I caught a small bit of the NA proceedings yesterday and saw an MP comment that NC members do not deserve money for constituency visits because ‘NC members are apolitical’.
Now, because I did not watch the entire proceedings where the members of the National Assembly deliberated on the role of NC and NA, I will not comment on the need for such a budget or who has a right to veto financial bills or make changes- these are long standing arguments that need another post and a lot of thought.
But I am surprised that the NA members consider only themselves ‘political’ and think that the NC members, and the local leaders, who have been elected in almost the same manner, are not.
I don’t know on what basis the NA members make this difference. If they are going by the constitution, then I must say I think they have misread it.
The constitution says that National Council elects will not belong to or affiliate with any political party. I do not see the word ‘apolitical’ used.
Now politics is not limited to political parties. There are different types of politicians. there are people who belong to political parties, and there are individual politicians, and in my understanding, in Bhutan we have both. We have parties, and it is vital that politicians in other decision making bodies, such as the local government and the National Council, do not belong to or affiliate themselves with any party, because this could severely hamper the democratic process and render the entire setup useless.
But NC members who have been elected by the people of their constituencies, and local leaders who have done the same are politicians as well.
They have been chosen by the people in the hope that they will, in a position of power, make decisions that benefit the public who have voted for them. They too have contested in elections with rival candidates, and have worked to convince the public that they are the right person to sit in the decision making bodies representing the people. And they too are answerable to the people who have voted for them. This makes them as ‘political’ as any NA member.
Revision- 11 July 2011: Tharchen started blogging, his first post is about how he became a dairy farmer.
I was reading Bhutan Today the other day and the front page carried some article about Bhutan’s UN Security Council hopes. I think this is an important bit of news because it is a significant indicator of our growth as a nation that is looking to be more active in world politics. There was something about it last Saturday in Business Bhutan, but of course when we have 8 newspapers in the country we will expect to read the same topics hopefully with more information and a different take, or as the newspeople say, ‘angle’ to it.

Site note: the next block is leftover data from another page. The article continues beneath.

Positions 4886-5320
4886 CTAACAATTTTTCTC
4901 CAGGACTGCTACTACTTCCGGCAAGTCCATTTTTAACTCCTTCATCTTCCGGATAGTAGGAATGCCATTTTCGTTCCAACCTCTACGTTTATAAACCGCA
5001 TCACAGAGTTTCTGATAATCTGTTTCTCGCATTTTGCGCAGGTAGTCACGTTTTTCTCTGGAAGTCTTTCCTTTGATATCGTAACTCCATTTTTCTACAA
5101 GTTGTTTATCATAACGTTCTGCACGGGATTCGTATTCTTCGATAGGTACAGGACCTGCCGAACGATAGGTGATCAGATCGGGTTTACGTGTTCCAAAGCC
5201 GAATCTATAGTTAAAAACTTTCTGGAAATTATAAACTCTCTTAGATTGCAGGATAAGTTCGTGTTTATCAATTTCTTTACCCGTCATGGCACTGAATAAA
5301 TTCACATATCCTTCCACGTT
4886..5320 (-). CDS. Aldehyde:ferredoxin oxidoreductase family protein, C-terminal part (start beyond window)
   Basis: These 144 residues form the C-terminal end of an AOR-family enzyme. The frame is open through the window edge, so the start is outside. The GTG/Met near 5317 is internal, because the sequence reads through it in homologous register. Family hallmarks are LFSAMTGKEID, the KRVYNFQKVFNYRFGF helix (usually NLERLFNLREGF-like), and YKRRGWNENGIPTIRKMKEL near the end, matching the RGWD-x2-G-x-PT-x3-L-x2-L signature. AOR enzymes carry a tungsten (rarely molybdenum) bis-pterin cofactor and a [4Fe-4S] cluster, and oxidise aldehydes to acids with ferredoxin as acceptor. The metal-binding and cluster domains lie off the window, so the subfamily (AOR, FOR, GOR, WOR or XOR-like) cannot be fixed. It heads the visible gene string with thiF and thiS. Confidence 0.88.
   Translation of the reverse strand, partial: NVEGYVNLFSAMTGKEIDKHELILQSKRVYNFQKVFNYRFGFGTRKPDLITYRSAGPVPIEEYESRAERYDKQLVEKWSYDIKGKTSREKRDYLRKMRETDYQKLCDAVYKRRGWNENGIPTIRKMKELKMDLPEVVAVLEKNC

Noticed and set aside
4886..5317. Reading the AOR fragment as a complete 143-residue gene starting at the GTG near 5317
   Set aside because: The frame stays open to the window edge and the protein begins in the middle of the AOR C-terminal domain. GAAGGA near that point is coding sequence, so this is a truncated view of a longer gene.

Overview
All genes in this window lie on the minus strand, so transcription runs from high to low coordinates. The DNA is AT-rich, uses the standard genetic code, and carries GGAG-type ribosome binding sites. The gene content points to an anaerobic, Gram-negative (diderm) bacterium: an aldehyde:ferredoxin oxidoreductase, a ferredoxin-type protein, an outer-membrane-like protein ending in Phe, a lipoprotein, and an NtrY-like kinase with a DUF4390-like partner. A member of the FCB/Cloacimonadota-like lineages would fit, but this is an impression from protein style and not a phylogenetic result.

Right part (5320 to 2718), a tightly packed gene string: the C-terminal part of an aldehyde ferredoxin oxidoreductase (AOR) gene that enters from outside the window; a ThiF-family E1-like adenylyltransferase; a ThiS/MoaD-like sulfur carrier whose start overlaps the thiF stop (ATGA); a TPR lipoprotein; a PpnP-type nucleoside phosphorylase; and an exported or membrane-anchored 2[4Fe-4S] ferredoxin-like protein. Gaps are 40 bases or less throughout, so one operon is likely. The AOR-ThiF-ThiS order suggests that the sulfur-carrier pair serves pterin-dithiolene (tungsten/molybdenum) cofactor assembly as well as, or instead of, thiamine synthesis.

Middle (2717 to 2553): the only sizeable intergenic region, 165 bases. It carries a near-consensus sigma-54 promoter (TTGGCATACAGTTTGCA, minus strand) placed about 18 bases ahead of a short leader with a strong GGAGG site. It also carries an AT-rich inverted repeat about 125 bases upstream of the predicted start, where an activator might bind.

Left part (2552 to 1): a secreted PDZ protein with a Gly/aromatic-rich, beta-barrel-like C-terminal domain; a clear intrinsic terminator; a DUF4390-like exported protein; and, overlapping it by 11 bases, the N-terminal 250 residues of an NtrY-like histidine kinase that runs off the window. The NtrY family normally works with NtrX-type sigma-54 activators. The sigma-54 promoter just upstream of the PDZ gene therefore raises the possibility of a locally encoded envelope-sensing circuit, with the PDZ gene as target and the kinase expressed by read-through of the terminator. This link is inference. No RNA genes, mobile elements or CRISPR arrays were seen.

The article in Bhutan Today made me cringe a little because in the first paragraph it quoted a Nepal newspaper as it’s source on the information regarding what the Bhutan officials were doing abroad.
I see so much wrong in this. Firstly it doesn’t look good for the paper to have to source information about our own country from papers based outside. Second I have learnt in my stint as a reporter that a lot of the stuff we find online are not reliable, second sources are always a big risk. I don’t blame the reporter, much, anyway. A journalist’s job is to look for the news on their own, but since this reporter was not with the said officials at that time, I can see how he would have a hard time reporting. Add to that the fact that our people in the government are not exactly accessible, especially when abroad. I understand that they are busy with the conference.
But I also wish they would understand that whatever is being said on behalf of the country in international forum is important news back home and it is their duty to see to it that the right information reaches the papers back home so that they do not have to resort to trawling the internet and seeking second hand information from foreign publications. The journalists should attempt to contact the right people but these people should also be forthcoming about the developments, especially since it is important that the country hears whats going on from our own representatives.
This is old news, the whole BICMA regulations or guidelines or whatever they are calling it, on films. There have already been a lot of smart responses, but I’d like to add some views of my own.
I don’t know how strictly they are going to enforce the ‘guidelines’, but I don’t see any point in making guidelines if they are not to be implemented- that’s just a waste of time and resources. I read somewhere about the new set of guidelines being just that- guidelines, which will not necessarily have to be followed- pointless, so maybe I misunderstood.
If these are to be enforced, though, I see problems. If BICMA’s goal is to promote culture and language in the country, I would advise them to let the movies be. Our movies in general are not that great, even the filmmakers admit that. Mostly they are borrowed bollywood themes with a convoluted storyline and song sequences. But the producers and directors argue that this is the kind of movies that people want, and if that is the case, I say fair enough. Quality could be improved with awards, which could also include culture and language (oh, that’s already there).